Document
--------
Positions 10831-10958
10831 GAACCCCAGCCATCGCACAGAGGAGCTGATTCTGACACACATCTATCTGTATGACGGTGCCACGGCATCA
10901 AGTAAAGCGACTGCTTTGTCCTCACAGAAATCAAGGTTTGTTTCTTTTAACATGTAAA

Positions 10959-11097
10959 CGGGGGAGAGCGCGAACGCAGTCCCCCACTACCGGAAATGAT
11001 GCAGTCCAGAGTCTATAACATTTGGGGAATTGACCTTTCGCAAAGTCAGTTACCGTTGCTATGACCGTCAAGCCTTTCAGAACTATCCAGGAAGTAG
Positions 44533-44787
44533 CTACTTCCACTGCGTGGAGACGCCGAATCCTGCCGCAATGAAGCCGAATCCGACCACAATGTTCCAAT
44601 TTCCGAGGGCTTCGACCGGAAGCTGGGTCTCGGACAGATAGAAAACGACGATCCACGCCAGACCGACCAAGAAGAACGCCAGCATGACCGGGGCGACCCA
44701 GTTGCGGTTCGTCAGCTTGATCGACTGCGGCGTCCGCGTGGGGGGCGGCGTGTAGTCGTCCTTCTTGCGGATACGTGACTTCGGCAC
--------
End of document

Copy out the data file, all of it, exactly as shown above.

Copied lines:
Positions 10831-10958
10831 GAACCCCAGCCATCGCACAGAGGAGCTGATTCTGACACACATCTATCTGTATGACGGTGCCACGGCATCA
10901 AGTAAAGCGACTGCTTTGTCCTCACAGAAATCAAGGTTTGTTTCTTTTAACATGTAAA

Positions 10959-11097
10959 CGGGGGAGAGCGCGAACGCAGTCCCCCACTACCGGAAATGAT
11001 GCAGTCCAGAGTCTATAACATTTGGGGAATTGACCTTTCGCAAAGTCAGTTACCGTTGCTATGACCGTCAAGCCTTTCAGAACTATCCAGGAAGTAG
Positions 44533-44787
44533 CTACTTCCACTGCGTGGAGACGCCGAATCCTGCCGCAATGAAGCCGAATCCGACCACAATGTTCCAAT
44601 TTCCGAGGGCTTCGACCGGAAGCTGGGTCTCGGACAGATAGAAAACGACGATCCACGCCAGACCGACCAAGAAGAACGCCAGCATGACCGGGGCGACCCA
44701 GTTGCGGTTCGTCAGCTTGATCGACTGCGGCGTCCGCGTGGGGGGCGGCGTGTAGTCGTCCTTCTTGCGGATACGTGACTTCGGCAC